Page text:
On November 11 of the same year definite action was taken and Davenport, Samuel Andrews, William Wood, Samuel Bunting, and Thomas Gilberthorpe were appointed to secure estimates on the cost of building the proposed structure. Thomas Foulkes, Jr. Peter Fettwell Sarah Davenport.
This society never erected a building but held its services in the City Hall. NOTE: Since these s were in type, some recent changes in pastorates and in the personnel of church officials may possibty have occurred which it was not practical to rectify in the historical sketches as they appear in this chapter. Churches and Religious Institutions. The following statistics were furnished by representativesof the bodies here listed:.
In the case of bodies where none was found who would undertake the task, the editor himself has done the work with such information as he could glean from reliable sources and from interviews with qualified persons.
They had had enough of these proceedings with their corresponding penalties in the mother country. Witnesses at the Bunting wedding ed most of the original settlers. This congregation held its services in the building on Front Street which subsequently came into the possession of the Methodists who afterwards sold it to the congregation of St.
Francis' Roman Catholic Church by whom colman Trenton dating is occupied today.
It should be explained at the outset that the Society of Friends in Trenton was from the beginning affiliated with the Monthly Meeting which had its headquarters at Crosswicks and was known as the "Chesterfield Meeting. The addition of this class would probably more than double the of those who receive ministrations from these bodies.
Their bans were published on September 9,and the marriage was solemnized according to good order and the custom of Friends on September 18, following.
On January 5,it was proposed that two meeting houses be built, one at Chesterfield and the other at the Falls. The Lutherans include four, the Baptists two, the Presbyterians two and the Episcopalians one. At the same monthly meeting the settlers at the Falls were given permission to establish a branch meeting for week-day worship each Thursday.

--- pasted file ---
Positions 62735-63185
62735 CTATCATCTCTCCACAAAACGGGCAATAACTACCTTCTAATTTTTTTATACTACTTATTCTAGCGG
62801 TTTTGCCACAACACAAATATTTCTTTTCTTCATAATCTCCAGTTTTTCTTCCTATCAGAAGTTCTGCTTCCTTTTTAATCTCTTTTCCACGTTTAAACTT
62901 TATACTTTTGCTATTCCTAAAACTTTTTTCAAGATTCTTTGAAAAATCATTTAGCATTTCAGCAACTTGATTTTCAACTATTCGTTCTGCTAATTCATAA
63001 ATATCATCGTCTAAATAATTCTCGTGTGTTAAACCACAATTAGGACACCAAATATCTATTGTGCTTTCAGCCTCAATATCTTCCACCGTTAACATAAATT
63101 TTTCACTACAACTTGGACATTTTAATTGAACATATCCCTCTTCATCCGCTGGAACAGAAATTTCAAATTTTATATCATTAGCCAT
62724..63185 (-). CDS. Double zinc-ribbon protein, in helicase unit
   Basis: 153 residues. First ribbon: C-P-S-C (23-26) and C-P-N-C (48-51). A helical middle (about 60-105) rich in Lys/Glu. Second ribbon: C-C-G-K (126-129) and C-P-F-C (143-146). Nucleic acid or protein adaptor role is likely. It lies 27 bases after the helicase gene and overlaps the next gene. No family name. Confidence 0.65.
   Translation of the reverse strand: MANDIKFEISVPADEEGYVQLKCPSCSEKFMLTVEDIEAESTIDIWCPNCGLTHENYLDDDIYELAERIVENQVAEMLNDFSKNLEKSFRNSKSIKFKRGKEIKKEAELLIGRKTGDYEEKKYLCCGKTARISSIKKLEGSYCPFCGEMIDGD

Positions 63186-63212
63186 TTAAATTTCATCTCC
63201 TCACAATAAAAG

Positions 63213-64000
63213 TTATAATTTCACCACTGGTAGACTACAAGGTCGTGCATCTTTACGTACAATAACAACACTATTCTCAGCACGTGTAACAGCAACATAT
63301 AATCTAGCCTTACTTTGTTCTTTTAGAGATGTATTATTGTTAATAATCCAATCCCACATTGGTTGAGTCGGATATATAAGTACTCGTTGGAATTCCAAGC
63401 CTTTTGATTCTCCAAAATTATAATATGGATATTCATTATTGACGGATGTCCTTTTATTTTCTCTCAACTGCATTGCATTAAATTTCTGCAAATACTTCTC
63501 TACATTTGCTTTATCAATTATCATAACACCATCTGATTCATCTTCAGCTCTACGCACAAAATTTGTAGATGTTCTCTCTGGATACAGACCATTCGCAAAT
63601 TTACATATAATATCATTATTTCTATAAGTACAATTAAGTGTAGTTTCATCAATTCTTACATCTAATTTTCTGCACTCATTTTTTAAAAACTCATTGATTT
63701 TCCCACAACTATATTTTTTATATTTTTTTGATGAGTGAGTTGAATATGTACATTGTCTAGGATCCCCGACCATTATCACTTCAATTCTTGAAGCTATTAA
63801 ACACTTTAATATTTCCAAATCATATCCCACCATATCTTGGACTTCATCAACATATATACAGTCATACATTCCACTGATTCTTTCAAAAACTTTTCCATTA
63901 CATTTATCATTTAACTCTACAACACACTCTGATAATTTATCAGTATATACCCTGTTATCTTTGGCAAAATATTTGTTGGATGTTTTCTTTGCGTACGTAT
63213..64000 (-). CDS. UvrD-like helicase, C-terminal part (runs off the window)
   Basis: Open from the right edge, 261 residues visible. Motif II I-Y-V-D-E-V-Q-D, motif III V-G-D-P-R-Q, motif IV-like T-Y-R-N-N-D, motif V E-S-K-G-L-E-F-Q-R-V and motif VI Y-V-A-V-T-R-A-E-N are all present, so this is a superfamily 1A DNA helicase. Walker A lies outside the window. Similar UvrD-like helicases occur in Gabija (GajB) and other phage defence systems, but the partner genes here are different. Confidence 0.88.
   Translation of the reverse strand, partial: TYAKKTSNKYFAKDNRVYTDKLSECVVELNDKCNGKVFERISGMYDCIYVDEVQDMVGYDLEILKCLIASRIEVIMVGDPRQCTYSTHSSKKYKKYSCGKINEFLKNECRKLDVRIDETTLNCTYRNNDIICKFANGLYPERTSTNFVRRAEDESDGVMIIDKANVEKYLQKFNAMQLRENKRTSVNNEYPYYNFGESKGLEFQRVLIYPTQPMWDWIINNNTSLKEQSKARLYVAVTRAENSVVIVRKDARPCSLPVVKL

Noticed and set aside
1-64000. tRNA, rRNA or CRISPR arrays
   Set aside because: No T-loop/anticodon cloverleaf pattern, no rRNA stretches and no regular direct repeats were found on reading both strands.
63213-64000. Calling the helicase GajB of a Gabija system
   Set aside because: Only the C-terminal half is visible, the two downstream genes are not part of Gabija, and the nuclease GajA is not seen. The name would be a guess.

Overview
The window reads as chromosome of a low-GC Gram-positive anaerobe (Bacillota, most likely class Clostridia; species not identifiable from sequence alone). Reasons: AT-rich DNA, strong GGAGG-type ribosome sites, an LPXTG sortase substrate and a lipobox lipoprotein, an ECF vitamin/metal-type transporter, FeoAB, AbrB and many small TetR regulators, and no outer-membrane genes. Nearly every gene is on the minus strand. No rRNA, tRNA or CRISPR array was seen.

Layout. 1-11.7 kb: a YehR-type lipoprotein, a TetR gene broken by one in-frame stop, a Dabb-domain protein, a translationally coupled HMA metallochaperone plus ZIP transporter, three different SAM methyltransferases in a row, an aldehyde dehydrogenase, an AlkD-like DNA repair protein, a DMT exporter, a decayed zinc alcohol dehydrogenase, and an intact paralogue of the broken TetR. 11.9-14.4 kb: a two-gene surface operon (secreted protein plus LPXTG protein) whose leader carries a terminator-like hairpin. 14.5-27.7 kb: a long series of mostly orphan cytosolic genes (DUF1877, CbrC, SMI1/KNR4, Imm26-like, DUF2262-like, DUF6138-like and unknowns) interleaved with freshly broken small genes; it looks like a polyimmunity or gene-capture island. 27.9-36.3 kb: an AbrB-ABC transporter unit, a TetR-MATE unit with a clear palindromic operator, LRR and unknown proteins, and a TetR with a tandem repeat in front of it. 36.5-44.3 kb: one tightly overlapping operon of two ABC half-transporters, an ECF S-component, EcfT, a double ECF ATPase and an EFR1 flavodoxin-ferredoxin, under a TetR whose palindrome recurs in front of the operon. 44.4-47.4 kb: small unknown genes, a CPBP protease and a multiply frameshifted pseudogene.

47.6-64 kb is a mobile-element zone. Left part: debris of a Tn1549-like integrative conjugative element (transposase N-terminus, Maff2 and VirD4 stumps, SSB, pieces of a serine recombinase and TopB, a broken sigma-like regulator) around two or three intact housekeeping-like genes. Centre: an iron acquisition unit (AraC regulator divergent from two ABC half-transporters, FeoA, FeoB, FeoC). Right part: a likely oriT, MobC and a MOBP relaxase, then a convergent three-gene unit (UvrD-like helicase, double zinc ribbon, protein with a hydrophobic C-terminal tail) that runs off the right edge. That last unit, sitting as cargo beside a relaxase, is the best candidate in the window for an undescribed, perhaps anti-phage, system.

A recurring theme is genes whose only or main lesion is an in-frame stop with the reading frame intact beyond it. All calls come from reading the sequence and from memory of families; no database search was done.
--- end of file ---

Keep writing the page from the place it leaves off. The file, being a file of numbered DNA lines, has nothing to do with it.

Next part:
Among such was a Universalist society which was organized in and continued for ten or twelve years. Births, burials, and marriage bans were to be recorded at the monthly meeting. Apparently Greene rendered a bill for services in excess of expectations, for on November 4 it was recorded that the meeting had reasoned with him and, according to agreement, had paid him 40 pounds for materials, 1 pound for his work, and 2 shillings overage. While he has exercised editorial supervision over the manuscripts solicited by and submitted to him and gone carefully over them with the writers, and in some instances suggested additions and modifications, the history as prepared by colman Trenton dating various writers who have generously given their assistance remains substantially as they have written it.
The Messiah Congregation in built a new church at Front and Montgomery Streets which in turn was sold into the Lutheran Church of the Saviour. From time to time minor religious bodies not connected with any of the existing church institutions were formed, had a precarious life, and finally disappeared. By Augusttemporal affairs were sufficiently advanced for the Friends to meet together for worship at the home of Francis Davenport, their spiritual leader, at Chesterfield, or Crosswicks as it is now known, and to establish the Chesterfield Monthly Meeting of Friends.
The Roman Catholics include in their figures all units of family groups affiliated with the church, infants as well as adults. This brought a decision by the Society to establish burying grounds both at the Falls and at Chesterfield. Scattered clumps of log houses sprang up quickly in the region which centered loosely around Crosswicks and soon extended to the mouth of the Assunpink Creek where Mahlon Stacy had settled and built a grist colman Trenton dating in I "The Colonial Period " above.